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J Clin Endocrinol Metab. 2012 Dec;97(12):4515-23. doi: 10.1210/jc.2012-2556. Epub 2012 Sep 19.

Diiodothyropropionic acid (DITPA) in the treatment of MCT8 deficiency.

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  • 1Department of Endocrinology, Sydney Children's Hospital, Randwick, NSW 2031, Australia.

Abstract

CONTEXT:

Monocarboxylate transporter 8 (MCT8) is a thyroid hormone-specific cell membrane transporter. MCT8 deficiency causes severe psychomotor retardation and abnormal thyroid tests. The great majority of affected children cannot walk or talk, and all have elevated serum T(3) levels, causing peripheral tissue hypermetabolism and inability to maintain weight. Treatment with thyroid hormone is ineffective. In Mct8-deficient mice, the thyroid hormone analog, diiodothyropropionic acid (DITPA), does not require MCT8 to enter tissues and could be an effective alternative to thyroid hormone treatment in humans.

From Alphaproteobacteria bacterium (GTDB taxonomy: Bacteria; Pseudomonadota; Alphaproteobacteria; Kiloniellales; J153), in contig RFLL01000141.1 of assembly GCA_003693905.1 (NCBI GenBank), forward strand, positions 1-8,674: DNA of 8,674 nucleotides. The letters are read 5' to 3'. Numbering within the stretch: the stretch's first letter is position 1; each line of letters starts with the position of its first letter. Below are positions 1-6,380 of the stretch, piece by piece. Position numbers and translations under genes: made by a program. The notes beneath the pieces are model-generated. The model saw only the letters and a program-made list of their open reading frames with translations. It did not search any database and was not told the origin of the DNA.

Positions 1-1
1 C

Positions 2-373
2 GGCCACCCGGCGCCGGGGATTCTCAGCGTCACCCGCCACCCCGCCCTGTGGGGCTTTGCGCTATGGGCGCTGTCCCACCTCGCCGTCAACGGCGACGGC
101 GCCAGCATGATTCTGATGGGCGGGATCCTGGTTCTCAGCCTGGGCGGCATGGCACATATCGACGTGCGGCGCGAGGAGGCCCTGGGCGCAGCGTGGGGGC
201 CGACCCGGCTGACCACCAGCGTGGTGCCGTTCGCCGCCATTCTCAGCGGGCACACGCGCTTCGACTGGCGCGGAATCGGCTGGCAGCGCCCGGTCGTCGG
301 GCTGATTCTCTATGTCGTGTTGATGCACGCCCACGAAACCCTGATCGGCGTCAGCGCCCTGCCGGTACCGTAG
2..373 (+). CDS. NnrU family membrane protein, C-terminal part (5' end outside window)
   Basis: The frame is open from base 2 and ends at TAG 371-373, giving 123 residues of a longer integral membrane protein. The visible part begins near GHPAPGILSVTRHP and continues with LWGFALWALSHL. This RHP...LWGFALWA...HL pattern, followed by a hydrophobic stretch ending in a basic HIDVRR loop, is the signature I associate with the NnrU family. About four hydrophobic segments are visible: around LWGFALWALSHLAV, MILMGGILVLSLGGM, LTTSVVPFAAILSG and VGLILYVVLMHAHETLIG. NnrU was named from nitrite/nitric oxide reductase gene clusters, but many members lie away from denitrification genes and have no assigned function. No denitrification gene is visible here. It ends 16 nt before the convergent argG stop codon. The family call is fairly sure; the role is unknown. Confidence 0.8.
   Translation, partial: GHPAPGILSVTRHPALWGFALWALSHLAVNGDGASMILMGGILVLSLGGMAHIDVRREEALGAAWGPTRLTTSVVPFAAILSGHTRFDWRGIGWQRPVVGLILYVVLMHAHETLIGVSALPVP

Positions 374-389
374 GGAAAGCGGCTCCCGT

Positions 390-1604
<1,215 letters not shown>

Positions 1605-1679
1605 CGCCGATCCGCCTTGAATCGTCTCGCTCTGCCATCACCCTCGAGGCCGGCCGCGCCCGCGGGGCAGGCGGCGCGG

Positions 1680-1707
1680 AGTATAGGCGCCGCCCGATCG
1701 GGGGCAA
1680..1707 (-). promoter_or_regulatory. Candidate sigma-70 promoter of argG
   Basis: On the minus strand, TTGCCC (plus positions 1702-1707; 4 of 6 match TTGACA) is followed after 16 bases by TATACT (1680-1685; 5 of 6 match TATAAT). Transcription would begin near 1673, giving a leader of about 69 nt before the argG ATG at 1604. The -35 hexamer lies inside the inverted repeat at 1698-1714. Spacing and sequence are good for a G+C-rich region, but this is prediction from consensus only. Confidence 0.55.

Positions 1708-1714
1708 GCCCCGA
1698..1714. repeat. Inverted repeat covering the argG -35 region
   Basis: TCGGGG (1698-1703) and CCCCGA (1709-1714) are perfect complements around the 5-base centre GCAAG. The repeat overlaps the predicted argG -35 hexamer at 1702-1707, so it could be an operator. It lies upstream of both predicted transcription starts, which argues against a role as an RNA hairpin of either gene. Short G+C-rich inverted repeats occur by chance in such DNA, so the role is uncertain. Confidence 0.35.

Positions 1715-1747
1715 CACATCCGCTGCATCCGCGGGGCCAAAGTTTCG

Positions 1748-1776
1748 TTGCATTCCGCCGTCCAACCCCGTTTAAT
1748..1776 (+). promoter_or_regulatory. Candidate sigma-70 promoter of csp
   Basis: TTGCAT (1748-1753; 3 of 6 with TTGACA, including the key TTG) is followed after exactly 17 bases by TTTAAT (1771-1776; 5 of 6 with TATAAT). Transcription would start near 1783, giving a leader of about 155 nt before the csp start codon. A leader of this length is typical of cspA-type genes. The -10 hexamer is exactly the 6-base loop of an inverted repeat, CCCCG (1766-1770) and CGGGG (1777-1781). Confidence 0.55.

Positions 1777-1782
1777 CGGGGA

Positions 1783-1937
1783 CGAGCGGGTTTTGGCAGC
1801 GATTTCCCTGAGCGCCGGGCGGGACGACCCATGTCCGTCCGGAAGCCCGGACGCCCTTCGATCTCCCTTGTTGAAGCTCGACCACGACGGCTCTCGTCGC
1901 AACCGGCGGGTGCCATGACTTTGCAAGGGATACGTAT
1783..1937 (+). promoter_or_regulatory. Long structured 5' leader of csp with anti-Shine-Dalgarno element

OBJECTIVE:

The objective of the study was to evaluate the effect and efficacy of DITPA in children with MCT8 deficiency.

METHODS:

This was a multicenter report of four affected children given DITPA on compassionate grounds for 26-40 months. Treatment was initiated at ages 8.5-25 months, beginning with a small dose of 1.8 mg, increasing to a maximal 30 mg/d (2.1-2.4 mg/kg · d), given in three divided doses.

RESULTS:

DITPA normalized the elevated serum T(3) and TSH when the dose reached 1 mg/kg · d and T(4) and rT(3) increased to the lower normal range. The following significant changes were also observed: decline in SHBG (in all subjects), heart rate (in three of four), and ferritin (in one of four). Cholesterol increased in two subjects. There was no weight loss and weight gain occurred in two. None of the treated children required a gastric feeding tube or developed seizures. No adverse effects were observed.

CONCLUSION:

DITPA (1-2 mg/kg · d) almost completely normalizes thyroid tests and reduces the hypermetabolism and the tendency for weight loss. The effects of earlier commencement and long-term therapy remain to be determined.

Comment in

PMID:
22993035
[PubMed - indexed for MEDLINE]
PMCID:
PMC3513545
Free PMC Article

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